Deep Vein Thrombosis
Deep vein thrombosis (throm-BO-sis), or DVT, is a blood clot that forms in a vein deep in the body. Blood clots occur when blood thickens and clumps together.
Most deep vein blood clots occur in the lower leg or thigh. They also can occur in other parts of the body.
A blood clot in a deep vein can break off and travel through the bloodstream. The loose clot is called an embolus (EM-bo-lus). It can travel to an artery in the lungs and block blood flow. This condition is called pulmonary embolism (PULL-mun-ary EM-bo-lizm), or PE.
PE is a very serious condition. It can damage the lungs and other organs in the body and cause death.
Blood clots in the thighs are more likely to break off and cause PE than blood clots in the lower legs or other parts of the body. Blood clots also can form in veins closer to the skin's surface. However, these clots won't break off and cause PE.
The animation shows how a blood clot in a deep vein of the leg can break off, travel to the lungs, and block blood flow.
- Blood clot in the leg.
- Venous thrombosis.
- Venous thromboembolism (VTE). This term is used for both deep vein thrombosis and pulmonary embolism.
Blood clots can form in your body's deep veins if:
- A vein's inner lining is damaged. Injuries caused by physical, chemical, or biological factors can damage the veins. Such factors include surgery, serious injuries, inflammation, and immune responses.
- Blood flow is sluggish or slow. Lack of motion can cause sluggish or slow blood flow. This may occur after surgery, if you're ill and in bed for a long time, or if you're traveling for a long time.
- Your blood is thicker or more likely to clot than normal. Some inherited conditions (such as factor V Leiden) increase the risk of blood clotting. Hormone therapy or birth control pills also can increase the risk of clotting.
The risk factors for deep vein thrombosis (DVT) include:
- A history of DVT.
- Conditions or factors that make your blood thicker or more likely to clot than normal. Some inherited blood disorders (such as factor V Leiden) will do this. Hormone therapy or birth control pills also increase the risk of clotting.
- Injury to a deep vein from surgery, a broken bone, or other trauma.
- Slow blood flow in a deep vein due to lack of movement. This may occur after surgery, if you're ill and in bed for a long time, or if you're traveling for a long time.
- Pregnancy and the first 6 weeks after giving birth.
- Recent or ongoing treatment for cancer.
- A central venous catheter. This is a tube placed in a vein to allow easy access to the bloodstream for medical treatment.
- Older age. Being older than 60 is a risk factor for DVT, although DVT can occur at any age.
- Overweight or obesity.
Your risk for DVT increases if you have more than one of the risk factors listed above.
You can take steps to prevent deep vein thrombosis (DVT) and pulmonary embolism (PE). If you're at risk for these conditions:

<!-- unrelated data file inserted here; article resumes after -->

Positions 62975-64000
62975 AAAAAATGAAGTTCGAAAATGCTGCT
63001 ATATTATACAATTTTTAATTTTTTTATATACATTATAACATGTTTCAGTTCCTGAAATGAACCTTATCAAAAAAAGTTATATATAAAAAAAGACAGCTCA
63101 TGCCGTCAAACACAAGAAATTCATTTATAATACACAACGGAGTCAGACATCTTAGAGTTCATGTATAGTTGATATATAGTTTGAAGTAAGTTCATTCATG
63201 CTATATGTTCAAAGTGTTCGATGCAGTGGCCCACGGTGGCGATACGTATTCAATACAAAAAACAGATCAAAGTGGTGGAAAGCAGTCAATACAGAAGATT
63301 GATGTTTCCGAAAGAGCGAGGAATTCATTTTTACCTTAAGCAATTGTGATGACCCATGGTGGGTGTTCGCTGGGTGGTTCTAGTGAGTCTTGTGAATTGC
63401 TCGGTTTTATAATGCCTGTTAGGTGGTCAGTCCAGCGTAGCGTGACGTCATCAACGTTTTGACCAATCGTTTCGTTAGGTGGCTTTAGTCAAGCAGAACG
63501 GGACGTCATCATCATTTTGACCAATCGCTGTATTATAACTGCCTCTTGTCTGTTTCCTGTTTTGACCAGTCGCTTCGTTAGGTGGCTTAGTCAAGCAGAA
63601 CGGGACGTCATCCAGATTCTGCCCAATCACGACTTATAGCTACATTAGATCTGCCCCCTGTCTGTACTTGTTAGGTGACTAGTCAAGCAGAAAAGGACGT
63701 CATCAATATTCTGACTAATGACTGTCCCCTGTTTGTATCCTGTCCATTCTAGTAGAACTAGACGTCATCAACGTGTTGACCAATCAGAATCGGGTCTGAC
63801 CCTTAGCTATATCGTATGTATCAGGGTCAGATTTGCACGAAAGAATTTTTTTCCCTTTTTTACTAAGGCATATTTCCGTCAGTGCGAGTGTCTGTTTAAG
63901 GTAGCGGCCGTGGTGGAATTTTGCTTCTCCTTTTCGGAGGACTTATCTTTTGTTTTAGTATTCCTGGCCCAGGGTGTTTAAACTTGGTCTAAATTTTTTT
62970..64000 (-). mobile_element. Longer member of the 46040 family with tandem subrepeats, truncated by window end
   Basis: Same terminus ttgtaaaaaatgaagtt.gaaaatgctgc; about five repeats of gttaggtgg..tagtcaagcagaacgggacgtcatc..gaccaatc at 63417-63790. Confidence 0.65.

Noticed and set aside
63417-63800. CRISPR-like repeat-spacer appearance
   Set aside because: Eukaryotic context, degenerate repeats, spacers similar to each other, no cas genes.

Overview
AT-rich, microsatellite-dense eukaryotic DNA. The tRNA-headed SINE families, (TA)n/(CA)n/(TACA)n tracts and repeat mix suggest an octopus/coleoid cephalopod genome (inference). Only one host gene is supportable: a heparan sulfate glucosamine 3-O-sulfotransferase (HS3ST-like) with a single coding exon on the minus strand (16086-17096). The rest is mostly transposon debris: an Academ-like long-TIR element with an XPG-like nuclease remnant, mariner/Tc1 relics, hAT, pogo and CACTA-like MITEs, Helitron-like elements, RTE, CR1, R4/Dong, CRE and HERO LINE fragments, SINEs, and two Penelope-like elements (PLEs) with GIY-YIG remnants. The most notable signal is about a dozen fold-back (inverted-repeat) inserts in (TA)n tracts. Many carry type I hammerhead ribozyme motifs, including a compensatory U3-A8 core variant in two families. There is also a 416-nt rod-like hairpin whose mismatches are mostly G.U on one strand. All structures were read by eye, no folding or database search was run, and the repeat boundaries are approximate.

- See your doctor for regular checkups.
- Take all medicines as your doctor prescribes.
- Get out of bed and move around as soon as possible after surgery or illness (as your doctor recommends). Moving around lowers your chance of developing a blood clot.
- Exercise your lower leg muscles during long trips. This helps prevent blood clots from forming.
If you've had DVT or PE before, you can help prevent future blood clots. Follow the steps above and:
- Take all medicines that your doctor prescribes to prevent or treat blood clots
- Follow up with your doctor for tests and treatment
- Use compression stockings as your doctor directs to prevent leg swelling
Contact your doctor at once if you have any signs or symptoms of DVT or PE. For more information, go to "What Are the Signs and Symptoms of Deep Vein Thrombosis?"
The risk of developing DVT while traveling is low. The risk increases if the travel time is longer than 4 hours or you have other DVT risk factors.
During long trips, it may help to:
- Walk up and down the aisles of the bus, train, or airplane. If traveling by car, stop about every hour and walk around.
- Move your legs and flex and stretch your feet to improve blood flow in your calves.
- Wear loose and comfortable clothing.
- Drink plenty of fluids and avoid alcohol.
If you have risk factors for DVT, your doctor may advise you to wear compression stockings while traveling. Or, he or she may suggest that you take a blood-thinning medicine before traveling.
The signs and symptoms of deep vein thrombosis (DVT) might be related to DVT itself or pulmonary embolism (PE). See your doctor right away if you have signs or symptoms of either condition. Both DVT and PE can cause serious, possibly life-threatening problems if not treated.
Deep Vein Thrombosis
Only about half of the people who have DVT have signs and symptoms. These signs and symptoms occur in the leg affected by the deep vein clot. They include:
- Swelling of the leg or along a vein in the leg
- Pain or tenderness in the leg, which you may feel only when standing or walking
- Increased warmth in the area of the leg that's swollen or painful
- Red or discolored skin on the leg
Some people aren't aware of a deep vein clot until they have signs and symptoms of PE. Signs and symptoms of PE include:
- Unexplained shortness of breath
- Pain with deep breathing
- Coughing up blood
Rapid breathing and a fast heart rate also may be signs of PE.
Your doctor will diagnose deep vein thrombosis (DVT) based on your medical history, a physical exam, and test results. He or she will identify your risk factors and rule out other causes of your symptoms.
For some people, DVT might not be diagnosed until after they receive emergency treatment for pulmonary embolism (PE).
To learn about your medical history, your doctor may ask about:
- Your overall health
- Any prescription medicines you're taking
- Any recent surgeries or injuries you've had
- Whether you've been treated for cancer
Your doctor will check your legs for signs of DVT, such as swelling or redness. He or she also will check your blood pressure and your heart and lungs.
Your doctor may recommend tests to find out whether you have DVT.